Upcoming sessions

There are no upcoming sessions available.

An gripping account of the rise and fall of Iran's glamorous Pahlavi dynasty, written with the cooperation of the late Shah's widow, Empress Farah In this remarkably human portrait of one of the 20th century's most complicated personalities, Mohammad Reza Pahlavi.

Biography of the maverick newspaperwoman, equestrian, aviatrix and intrepid adventurer Alicia Patterson, following  her exceptional exploits through the first half of the 20th century, from her trouble making days as the middle child of complicated parents to her successes as publisher of the Pulitzer Prize winning Newsday.

Robert the Bruce by Fiona J Watson
Mapp and Lucia by E. F. Benson

 Lucia, recently widowed, is the newcomer to the village of Tilling and eager to wrest the reins of social supremacy from the incumbant Miss Mapp and install herself as its benevolent dictator. In their polite acts of sabotage and ruthless jockeying for the position of cultural arbiter Mapp and Lucia tear up the conventions of drawing-room bridge evenings as their deadly weapons. Things finally come to a head with Miss Mapp's audacious attempt to steal her rival's celebrated Lobster a la Riseholme. E.F. Benson's charming satrical bent turns the pretensions and snobberies of English village life into a vicious comedy.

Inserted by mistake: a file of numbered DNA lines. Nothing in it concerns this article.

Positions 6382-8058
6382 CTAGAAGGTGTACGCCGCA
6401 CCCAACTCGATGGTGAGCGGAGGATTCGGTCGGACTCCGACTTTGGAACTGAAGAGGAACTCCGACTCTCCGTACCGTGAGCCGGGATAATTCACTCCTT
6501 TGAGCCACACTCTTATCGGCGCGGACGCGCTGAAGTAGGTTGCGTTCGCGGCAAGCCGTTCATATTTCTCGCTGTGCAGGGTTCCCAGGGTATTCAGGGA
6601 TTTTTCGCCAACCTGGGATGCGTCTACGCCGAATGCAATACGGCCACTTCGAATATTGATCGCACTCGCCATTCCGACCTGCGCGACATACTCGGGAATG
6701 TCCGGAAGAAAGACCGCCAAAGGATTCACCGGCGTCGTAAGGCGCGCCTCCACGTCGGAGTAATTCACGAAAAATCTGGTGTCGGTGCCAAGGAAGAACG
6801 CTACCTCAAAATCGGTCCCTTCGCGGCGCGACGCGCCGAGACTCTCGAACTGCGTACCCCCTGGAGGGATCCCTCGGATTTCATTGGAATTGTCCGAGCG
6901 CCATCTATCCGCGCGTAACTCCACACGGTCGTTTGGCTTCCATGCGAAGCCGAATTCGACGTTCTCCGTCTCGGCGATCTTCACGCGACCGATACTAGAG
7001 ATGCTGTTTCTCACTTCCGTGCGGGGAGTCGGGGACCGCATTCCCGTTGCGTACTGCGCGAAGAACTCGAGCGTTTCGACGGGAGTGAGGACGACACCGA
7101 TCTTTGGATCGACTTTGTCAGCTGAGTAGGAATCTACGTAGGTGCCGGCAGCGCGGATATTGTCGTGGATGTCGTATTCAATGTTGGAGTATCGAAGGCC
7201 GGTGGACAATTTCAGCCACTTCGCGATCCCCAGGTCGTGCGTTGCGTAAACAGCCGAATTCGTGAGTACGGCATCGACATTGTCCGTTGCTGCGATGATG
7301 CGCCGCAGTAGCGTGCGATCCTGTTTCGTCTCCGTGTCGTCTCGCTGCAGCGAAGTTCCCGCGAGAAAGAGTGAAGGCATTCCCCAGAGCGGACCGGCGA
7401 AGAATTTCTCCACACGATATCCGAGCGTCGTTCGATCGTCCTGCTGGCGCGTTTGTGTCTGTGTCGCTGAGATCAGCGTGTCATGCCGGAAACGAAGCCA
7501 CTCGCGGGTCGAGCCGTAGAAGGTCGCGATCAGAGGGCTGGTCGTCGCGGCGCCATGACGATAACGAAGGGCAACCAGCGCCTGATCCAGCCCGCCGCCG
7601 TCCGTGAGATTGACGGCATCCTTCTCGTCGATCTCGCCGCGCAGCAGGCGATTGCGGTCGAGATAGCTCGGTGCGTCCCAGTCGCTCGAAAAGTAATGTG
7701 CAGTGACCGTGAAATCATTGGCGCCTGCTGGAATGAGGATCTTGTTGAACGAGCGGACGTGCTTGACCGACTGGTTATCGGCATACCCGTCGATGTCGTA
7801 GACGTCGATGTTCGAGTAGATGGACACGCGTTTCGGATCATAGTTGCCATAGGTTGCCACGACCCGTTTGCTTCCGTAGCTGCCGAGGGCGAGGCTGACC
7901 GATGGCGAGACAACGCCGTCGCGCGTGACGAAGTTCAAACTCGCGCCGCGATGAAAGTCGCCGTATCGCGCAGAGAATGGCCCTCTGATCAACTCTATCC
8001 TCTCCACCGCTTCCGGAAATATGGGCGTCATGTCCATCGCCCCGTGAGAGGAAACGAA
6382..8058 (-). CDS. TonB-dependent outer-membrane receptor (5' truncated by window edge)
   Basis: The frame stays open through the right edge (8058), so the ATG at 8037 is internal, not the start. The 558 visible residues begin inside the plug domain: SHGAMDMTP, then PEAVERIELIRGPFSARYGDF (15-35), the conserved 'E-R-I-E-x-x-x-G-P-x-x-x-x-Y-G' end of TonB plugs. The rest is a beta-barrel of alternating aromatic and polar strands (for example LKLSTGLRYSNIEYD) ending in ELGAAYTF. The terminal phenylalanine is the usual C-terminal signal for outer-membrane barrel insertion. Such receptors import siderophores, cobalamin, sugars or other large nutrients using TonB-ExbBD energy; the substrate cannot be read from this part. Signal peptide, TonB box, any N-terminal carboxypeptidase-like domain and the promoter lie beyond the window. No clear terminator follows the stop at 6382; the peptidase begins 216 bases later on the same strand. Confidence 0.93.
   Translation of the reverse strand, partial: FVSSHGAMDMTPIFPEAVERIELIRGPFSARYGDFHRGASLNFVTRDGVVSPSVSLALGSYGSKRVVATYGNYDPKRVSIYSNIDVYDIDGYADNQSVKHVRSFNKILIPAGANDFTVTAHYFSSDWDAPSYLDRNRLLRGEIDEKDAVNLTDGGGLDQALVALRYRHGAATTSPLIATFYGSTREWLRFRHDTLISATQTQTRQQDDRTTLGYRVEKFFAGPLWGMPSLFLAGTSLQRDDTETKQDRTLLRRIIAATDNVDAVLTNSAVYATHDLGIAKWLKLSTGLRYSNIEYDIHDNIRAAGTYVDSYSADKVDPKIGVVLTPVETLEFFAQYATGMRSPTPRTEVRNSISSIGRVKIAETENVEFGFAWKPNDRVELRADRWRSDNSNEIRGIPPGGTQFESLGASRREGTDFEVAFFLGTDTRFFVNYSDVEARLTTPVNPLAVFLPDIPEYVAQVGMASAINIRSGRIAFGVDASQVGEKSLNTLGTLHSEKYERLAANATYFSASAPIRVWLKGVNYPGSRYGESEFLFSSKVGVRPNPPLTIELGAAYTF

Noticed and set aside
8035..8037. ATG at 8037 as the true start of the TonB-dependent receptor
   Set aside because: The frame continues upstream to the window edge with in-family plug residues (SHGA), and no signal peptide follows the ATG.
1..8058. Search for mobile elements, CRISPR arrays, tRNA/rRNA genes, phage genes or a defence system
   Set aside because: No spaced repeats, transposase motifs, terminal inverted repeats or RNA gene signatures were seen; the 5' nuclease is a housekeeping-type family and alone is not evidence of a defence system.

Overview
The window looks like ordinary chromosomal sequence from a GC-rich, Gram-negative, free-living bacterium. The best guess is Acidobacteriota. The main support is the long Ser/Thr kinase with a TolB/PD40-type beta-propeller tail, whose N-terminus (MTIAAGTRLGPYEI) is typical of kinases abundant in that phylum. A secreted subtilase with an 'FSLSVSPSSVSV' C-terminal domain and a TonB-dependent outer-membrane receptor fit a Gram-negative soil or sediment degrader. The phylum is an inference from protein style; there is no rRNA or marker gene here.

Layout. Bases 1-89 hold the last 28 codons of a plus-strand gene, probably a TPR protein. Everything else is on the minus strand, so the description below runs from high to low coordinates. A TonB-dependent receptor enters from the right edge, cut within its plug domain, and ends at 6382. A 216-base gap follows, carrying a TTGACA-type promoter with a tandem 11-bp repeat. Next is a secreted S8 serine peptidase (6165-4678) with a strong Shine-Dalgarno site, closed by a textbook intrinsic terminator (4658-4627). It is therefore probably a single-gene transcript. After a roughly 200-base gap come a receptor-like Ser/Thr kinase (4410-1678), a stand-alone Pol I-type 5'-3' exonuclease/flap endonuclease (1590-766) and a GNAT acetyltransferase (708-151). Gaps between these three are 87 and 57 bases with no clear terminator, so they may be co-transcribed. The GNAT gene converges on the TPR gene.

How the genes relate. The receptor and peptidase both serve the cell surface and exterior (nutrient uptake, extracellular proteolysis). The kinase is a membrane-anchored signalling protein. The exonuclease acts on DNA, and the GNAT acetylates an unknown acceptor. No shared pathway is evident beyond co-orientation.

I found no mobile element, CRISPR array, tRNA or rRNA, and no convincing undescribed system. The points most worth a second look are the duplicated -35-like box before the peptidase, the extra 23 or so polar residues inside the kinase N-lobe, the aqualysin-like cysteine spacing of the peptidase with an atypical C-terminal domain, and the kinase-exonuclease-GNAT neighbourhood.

Merry Hall by Beverley Nichols

First in a trilogy, Merry Hall is the account of the restoration of a house and garden in post-war England. Though Mr. Nichols's horticultural undertaking is serious, his writing is high-spirited, riotously funny, and, at times, deliciously malicious.

Few aristocratic English families of the twentieth century enjoyed the glamorous notoriety of the infamous Mitford sisters. Nancy Mitford's most famous novels, The Pursuit of Love and Love in a Cold Climate, satirize British aristocracy in the twenties and thirties through the amorous adventures of the Radletts, an exuberantly unconventional family closely modelled on Mitford's own. The Radletts of Alconleigh occupy the heights of genteel eccentricity, from terrifying Lord Alconleigh (who, like Mitford's father, used to hunt his children with bloodhounds when foxes were not available), to his gentle wife, Sadie, their wayward daughter Linda, and the other six lively Radlett children. Mitford's wickedly funny prose follows these characters through misguided marriages and dramatic love affairs, as the shadow of World War II begins to close in on their rapidly vanishing world.